The History of the Glorious 12th

The Glorious Twelfth Group With Hunting Dogs Out Hunting on the Moors

The 12th of August, or more commonly known as The Glorious Twelfth, is a coveted day for the sporting community of the United Kingdom. As purveyors of the finest outdoor and country wear attire, we thought it apt to delve deeper into the traditions and rituals that make this event what it is today.

The heritage of this event began in the early 1850s due to the introduction of railways that made travelling to the moors more accessible. It was also around this same time that the breech-loading shotgun was invented, removing the formerly laborious act of reloading from the equation. In unison, these two factors removed the barriers to grouse shooting and in turn, allowed more members of the public to take part in a pastime that was previously reserved for estate owners.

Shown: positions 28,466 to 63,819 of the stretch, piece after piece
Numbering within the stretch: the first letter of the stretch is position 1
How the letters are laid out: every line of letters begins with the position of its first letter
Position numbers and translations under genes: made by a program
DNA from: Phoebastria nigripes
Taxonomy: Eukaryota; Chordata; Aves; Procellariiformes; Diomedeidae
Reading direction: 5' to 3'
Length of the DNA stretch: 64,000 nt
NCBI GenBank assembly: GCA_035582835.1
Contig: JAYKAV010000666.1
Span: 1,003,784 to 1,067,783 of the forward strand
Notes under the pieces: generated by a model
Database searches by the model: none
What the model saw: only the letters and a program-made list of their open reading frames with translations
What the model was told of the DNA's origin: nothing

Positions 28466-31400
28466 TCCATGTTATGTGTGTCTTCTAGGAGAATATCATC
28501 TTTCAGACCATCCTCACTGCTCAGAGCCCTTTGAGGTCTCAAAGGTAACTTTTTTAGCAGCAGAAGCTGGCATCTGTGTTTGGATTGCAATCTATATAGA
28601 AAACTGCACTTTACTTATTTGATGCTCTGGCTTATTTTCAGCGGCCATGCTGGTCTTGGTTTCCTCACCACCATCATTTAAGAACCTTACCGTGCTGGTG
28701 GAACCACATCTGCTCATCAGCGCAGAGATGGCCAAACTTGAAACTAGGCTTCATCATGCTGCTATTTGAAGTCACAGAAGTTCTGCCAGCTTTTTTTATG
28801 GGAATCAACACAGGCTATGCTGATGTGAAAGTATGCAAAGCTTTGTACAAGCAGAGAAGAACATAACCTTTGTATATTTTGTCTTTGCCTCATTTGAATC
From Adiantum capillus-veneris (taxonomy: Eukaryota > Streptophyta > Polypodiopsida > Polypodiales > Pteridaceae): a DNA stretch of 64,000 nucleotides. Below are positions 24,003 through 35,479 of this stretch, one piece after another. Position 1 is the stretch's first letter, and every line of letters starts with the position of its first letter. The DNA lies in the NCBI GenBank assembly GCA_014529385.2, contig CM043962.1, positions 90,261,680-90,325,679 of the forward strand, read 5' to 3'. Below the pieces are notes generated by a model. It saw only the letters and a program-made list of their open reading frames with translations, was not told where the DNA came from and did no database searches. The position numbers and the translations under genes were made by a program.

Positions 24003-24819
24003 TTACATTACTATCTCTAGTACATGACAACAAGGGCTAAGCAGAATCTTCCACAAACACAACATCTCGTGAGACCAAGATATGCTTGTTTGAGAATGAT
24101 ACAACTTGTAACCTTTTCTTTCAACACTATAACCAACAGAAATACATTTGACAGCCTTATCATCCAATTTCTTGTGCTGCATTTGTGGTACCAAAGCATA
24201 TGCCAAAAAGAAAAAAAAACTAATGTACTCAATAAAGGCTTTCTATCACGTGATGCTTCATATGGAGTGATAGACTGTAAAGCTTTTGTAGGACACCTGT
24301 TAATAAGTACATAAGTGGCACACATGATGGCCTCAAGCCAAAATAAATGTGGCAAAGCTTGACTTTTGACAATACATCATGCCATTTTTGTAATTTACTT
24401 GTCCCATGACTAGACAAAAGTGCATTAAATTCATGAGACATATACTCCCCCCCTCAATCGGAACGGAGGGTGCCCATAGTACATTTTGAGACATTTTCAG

Preparations for the event have become more meticulous overtime as gamekeepers manage over half a million acres of moorland during the eight months of the off-season. Since red grouse can only be found within the UK and cannot be artificially reared, everything is done to reach the perfect conditions for the highest grouse yield and to ensure a successful day of shooting.

The bird itself is known for its unpredictable flight pattern and can reach speeds of 80mph proving to be a challenging target for even the most experienced of shooters. Once shooting has come to an end the spoils of the day are served far and wide to those desperate for the bird to make their menu.

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